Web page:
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Shields falls short in bid for Pro Football Hall of Fame

  • The Kansas City Star
  • Published Saturday, Feb. 1, 2014, at 6:21 p.m.
  • Updated Sunday, Feb. 2, 2014, at 6:02 p.m.

Pro Football Hall of Fame selectees

• RAY GUY, Raiders: Guy turned the punting job into a defensive weapon after he became the first player at his position to be selected in the first round of the draft in 1973. He made “hang time” part of the football vernacular while playing all of his 207 games in 14 seasons with the Raiders.

• DERRICK BROOKS, Buccaneers: Brooks was the cornerstone of a Bucs defense that led the league in 2002 and ’05, and the NFC five times. He was The Associated Press Defensive Player of the Year when Tampa Bay won its only Super Bowl after the 2002 season.

• WALTER JONES, Seahawks: Seattle certainly got a winner when it moved up to the No. 6 spot in the 1997 draft to take Jones. He immediately provided blindside protection for Warren Moon and quickly became the first Seahawks lineman to earn a Pro Bowl spot. He was one of the chief road graders who helped Shaun Alexander rush for 266 yards in a 2001 game (the fourth-highest total in NFL history) and then rush for a team-record 1,880 yards and 28 TDs in his MVP season in 2005.

• MICHAEL STRAHAN, Giants: Strahan set the NFL record for sacks in a single season, getting 22 1/2 in 2001. The one most people remember is the record-setter in the final game of the regular season, when Green Bay’s Brett Favre seemed to lay down on a play late in the game. While there is controversy about that play, Strahan was one of the top two-way defensive ends.

•  ANDRE REED, Bills, Washington: Reed came out of little Kutztown (Pa.) University and played his first 15 seasons with Buffalo, getting to four Super Bowls, but never winning one. His final season was with Washington. His 951 career receptions are third in league history, highlighted by nine consecutive seasons of 50-plus catches.

• AENEAS WILLIAMS, Cardinals, Rams: Williams was a shutdown cornerback in his 14 NFL seasons, the first 10 with the Cardinals and the last four with the Rams. He had 55 career interceptions, getting at least one in every season except his last. He had five or more in picks in six seasons, with nine being his best in 1994. Williams shared the NFL record for longest fumble return with a 104-yarder for a touchdown against Washington in 2000, his last year with the Cardinals. He started at cornerback for the Rams in the 2001 Super Bowl and played safety in his final two seasons.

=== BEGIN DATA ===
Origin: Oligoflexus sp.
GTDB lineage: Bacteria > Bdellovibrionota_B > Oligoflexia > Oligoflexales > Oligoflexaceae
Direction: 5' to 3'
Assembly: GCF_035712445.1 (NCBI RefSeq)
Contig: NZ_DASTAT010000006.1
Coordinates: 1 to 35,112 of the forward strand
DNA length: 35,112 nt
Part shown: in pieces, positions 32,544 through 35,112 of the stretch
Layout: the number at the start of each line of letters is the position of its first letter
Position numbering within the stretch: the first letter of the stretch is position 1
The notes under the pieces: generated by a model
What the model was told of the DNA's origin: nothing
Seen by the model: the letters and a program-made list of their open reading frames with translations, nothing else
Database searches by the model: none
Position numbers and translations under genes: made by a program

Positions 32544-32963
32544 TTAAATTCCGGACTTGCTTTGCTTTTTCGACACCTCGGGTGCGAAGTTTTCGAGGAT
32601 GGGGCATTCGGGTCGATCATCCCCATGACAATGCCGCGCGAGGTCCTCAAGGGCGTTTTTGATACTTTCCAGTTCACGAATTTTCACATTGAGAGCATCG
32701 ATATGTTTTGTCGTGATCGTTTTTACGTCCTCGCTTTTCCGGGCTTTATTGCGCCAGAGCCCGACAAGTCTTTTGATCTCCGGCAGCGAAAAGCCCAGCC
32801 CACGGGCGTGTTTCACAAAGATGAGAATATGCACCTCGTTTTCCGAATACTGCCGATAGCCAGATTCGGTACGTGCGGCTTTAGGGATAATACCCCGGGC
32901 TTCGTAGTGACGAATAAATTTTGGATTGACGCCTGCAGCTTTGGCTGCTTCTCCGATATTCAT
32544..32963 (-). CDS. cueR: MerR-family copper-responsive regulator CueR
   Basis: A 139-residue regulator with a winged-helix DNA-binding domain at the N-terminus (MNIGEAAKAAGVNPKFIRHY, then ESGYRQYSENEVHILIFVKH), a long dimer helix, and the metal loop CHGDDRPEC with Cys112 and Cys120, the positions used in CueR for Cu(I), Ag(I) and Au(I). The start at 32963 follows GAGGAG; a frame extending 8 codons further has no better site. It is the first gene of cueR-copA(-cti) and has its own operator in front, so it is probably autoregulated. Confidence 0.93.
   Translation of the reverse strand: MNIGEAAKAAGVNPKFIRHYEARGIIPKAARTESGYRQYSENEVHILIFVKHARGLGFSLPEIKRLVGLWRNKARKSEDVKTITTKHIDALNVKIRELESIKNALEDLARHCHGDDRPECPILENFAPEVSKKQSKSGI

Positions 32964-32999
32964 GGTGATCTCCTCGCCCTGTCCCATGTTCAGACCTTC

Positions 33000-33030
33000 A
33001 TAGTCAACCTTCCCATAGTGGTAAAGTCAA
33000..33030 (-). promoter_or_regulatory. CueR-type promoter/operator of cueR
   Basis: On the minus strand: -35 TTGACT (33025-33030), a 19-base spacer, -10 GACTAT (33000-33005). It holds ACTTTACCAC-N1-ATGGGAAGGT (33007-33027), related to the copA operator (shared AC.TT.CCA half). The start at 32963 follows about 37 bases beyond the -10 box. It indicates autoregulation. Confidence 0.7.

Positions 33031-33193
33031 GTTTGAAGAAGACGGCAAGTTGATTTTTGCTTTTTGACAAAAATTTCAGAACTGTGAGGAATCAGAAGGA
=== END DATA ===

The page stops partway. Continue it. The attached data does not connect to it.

• CLAUDE HUMPHREY, Falcons, Eagles: The Hall of Fame doors finally opened for Humphrey on his 28th year of eligibility and his fifth as a finalist. A durable six-time Pro Bowl pick, Humphrey had 122 career sacks in 14 seasons with the Falcons and Eagles, who acquired him after a brief retirement in the 1978 season. His 14 1/2 sacks in 1980 helped the Eagles reach the Super Bowl.

— Former Chiefs guard Will Shields failed in his bid for election to the Pro Football Hall of Fame on Saturday.

Shields, one of 15 modern-day finalists for the third straight year, made the cut to 10 finalists, but was not among the players elected by the 46-member Board of Selectors.

The Class of 2014 will consist of former Tampa Bay linebacker Derrick Brooks, Seattle offensive tackle Walter Jones, Buffalo wide receiver Andre Reed, New York Giants defensive end Michael Strahan and Arizona/St. Louis cornerback Aeneas Williams, Atlanta/Philadelphia defensive end Claude Humphrey and Oakland punter Ray Guy.

Humphrey and Guy were nominated by the Seniors Committee. Brooks and Jones were first-time finalists.

Those eliminated in the final round besides Shields were Pittsburgh running back Jerome Bettis, outside linebackers Kevin Greene and Charles Haley and Indianapolis wide receiver Marvin Harrison,

The five who did not survive the first cut were kicker Morten Andersen, Oakland wide receiver Tim Brown, San Francisco owner Eddie DeBartolo, coach Tony Dungy and Tampa Bay/Denver safety John Lynch.

After waiting 23 years, Guy is the first punter elected to the Hall of Fame.

“Good things are worth waiting for,” Guy said Saturday night. “It’s just a matter of time when it will show up. And I knew it would, sooner or later. It had to, whether it was me or somebody down the road. But sooner or later, it had to show up, because that is a part of a football game.”

Each of the incoming Hall of Famers walked to the stage at Radio City Music Hall at The NFL Honors program, and was announced individually. Strahan, who helped the Giants make two Super Bowls, got a huge cheer from the home crowd.

The induction ceremony will be Aug. 1 in Canton, Ohio.

| The Associated Press contributed to this story

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